The local population is just as mixed: North African men smoking hookah pipes in pavement cafes; Latin America families barbecuing in Burgess park; West African community spilling over from Peckham, Millwall fans; students from Southbank University and Kings. 

Yes, it's a mish mash, but it's a unique mish mash, a messy place, but a place nonetheless.  So why do we do we find it so hard to describe places such as the Old Kent Road? Or, worse, give up and just view them as nothing?

Part of this has to be the cacophony of different identities drowning each other out. There's also the invisibility of core activities such as industry and churches, which tend to be hidden in blank spaces sheds. In addition, the everyday activities of the Old Kent Road tend to be associated with noise, dirt, cheapness, and otherness – negative characteristics lacking in cultural, social or economic value, which provoke a political instinct to ignore or remove them.

Physically the urban space is difficult to engage with, either on foot or by car, impenetrably broken up by car parks, industrial sheds, security-protected wastelands, housing estates and the road itself. Visually there is no unifying building type or architectural vernacular. Only the multi-lane road and the huge sky over the flat landscape provide a constant motif.

And in spite of being linked by a single thoroughfare, local residents still stick to their individual neighbourhoods – Peckham, Bermonsdey, Walworth – rather than using the road as a shared focus. Indeed, it was as recently as the 2018 council elections that “Old Kent Road” became a single administrative ward, forcing some sort of collective conscience.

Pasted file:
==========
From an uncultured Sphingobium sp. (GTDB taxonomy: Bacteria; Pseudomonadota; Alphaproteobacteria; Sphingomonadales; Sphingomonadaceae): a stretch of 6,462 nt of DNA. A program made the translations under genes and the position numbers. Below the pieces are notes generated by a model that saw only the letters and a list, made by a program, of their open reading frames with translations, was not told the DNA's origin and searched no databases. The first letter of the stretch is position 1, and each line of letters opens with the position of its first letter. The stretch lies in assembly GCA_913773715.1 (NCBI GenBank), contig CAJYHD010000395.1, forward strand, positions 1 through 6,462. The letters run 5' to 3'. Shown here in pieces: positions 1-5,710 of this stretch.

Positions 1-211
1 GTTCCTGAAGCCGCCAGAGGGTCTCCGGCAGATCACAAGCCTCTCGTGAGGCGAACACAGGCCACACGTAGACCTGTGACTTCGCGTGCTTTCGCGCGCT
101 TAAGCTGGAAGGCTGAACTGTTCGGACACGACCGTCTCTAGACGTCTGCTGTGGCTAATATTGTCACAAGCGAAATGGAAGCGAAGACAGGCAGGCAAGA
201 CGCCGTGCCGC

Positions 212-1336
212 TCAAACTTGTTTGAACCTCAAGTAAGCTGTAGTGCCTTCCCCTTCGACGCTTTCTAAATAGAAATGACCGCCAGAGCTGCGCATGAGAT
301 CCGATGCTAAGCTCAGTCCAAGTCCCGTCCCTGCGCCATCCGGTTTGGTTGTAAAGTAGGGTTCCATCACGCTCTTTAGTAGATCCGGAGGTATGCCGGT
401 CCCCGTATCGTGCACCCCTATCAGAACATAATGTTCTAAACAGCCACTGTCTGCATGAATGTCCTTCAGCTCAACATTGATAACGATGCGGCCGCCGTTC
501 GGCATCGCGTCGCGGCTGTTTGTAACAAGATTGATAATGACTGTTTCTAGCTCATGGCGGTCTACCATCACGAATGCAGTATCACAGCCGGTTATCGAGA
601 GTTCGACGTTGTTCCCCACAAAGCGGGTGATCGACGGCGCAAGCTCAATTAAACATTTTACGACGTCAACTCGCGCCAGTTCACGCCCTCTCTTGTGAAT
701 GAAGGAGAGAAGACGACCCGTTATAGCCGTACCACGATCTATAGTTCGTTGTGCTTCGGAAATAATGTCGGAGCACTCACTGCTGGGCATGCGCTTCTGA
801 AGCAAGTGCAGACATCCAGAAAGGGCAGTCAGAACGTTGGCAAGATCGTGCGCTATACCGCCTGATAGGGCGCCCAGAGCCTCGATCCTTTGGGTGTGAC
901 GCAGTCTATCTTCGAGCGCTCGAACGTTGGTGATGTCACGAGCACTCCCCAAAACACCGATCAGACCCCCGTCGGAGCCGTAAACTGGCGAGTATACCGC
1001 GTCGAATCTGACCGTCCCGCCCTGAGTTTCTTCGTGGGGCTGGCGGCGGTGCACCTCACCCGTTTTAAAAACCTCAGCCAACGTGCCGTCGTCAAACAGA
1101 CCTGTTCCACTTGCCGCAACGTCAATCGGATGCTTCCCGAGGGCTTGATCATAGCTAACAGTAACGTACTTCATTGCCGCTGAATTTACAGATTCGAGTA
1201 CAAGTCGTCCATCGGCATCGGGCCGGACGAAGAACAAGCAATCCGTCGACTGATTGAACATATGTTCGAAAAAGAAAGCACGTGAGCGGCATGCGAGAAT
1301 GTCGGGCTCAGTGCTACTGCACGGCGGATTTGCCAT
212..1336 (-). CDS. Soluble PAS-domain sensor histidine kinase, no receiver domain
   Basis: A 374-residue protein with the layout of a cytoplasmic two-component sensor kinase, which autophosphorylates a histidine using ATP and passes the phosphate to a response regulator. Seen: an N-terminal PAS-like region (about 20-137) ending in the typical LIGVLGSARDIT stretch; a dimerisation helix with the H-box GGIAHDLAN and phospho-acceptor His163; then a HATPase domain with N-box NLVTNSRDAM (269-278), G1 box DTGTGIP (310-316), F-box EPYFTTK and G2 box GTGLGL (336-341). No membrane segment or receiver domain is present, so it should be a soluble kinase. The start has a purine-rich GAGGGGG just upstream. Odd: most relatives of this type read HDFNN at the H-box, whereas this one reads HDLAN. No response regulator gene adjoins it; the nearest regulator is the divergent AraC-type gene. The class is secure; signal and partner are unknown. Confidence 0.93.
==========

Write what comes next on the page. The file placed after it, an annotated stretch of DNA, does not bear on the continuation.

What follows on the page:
Why does any of this matter? Because the Old Kent Road has been designated an “Opportunity Area” by the Greater London Authority, meaning it has been identified as a site for massive regeneration, with a radical Area Action Plan currently being drawn up by the London Borough of Southwark.

Into this complex landscape will be inserted 20,000 homes, two tube stations, new schools, and undisclosed cultural attraction, and several tall towers. The not-so-small challenge, therefore, is to ensure that the area isn't seen as a tabula rasa upon which a brand new place is created, but that the rich palette of existing identities are incorporated into the shiny new vision of the futu


Jessica Cargill Thompson is a writer, editor and urban researcher specialising in city life and neighbourhood identity. 

To contact Jessica, email

Jessica writes: "I carried out the research for my MSc dissertation in Urban Studies at UCL between 2016-2018. Like many South London residents, I previously knew it only by reputation and had spent years travelling along it, but I had never taken the trouble to get off the bus and take a proper look around. I, too, was guilty of dismissing it as ’nothing’. Having witnessed the radical reshaping of nearby Elephant & Castle, I was also aware that big changes were set to sweep down the road and I wanted to capture what was there before it disappeared.

I’ve continued my involvement with the area and its regeneration as part of local community group Action OKR, establishing a space for public engagement at 231 Old Kent Road, where we’ll be running free workshops over the weekend of 8-9 June as part of the London Festival of Architecture."

The challenge is to ensure that the area isn't seen as a tabula rasa upon which a brand new place is created, but that the rich palette of existing identities are incorporated into the new vision of the future.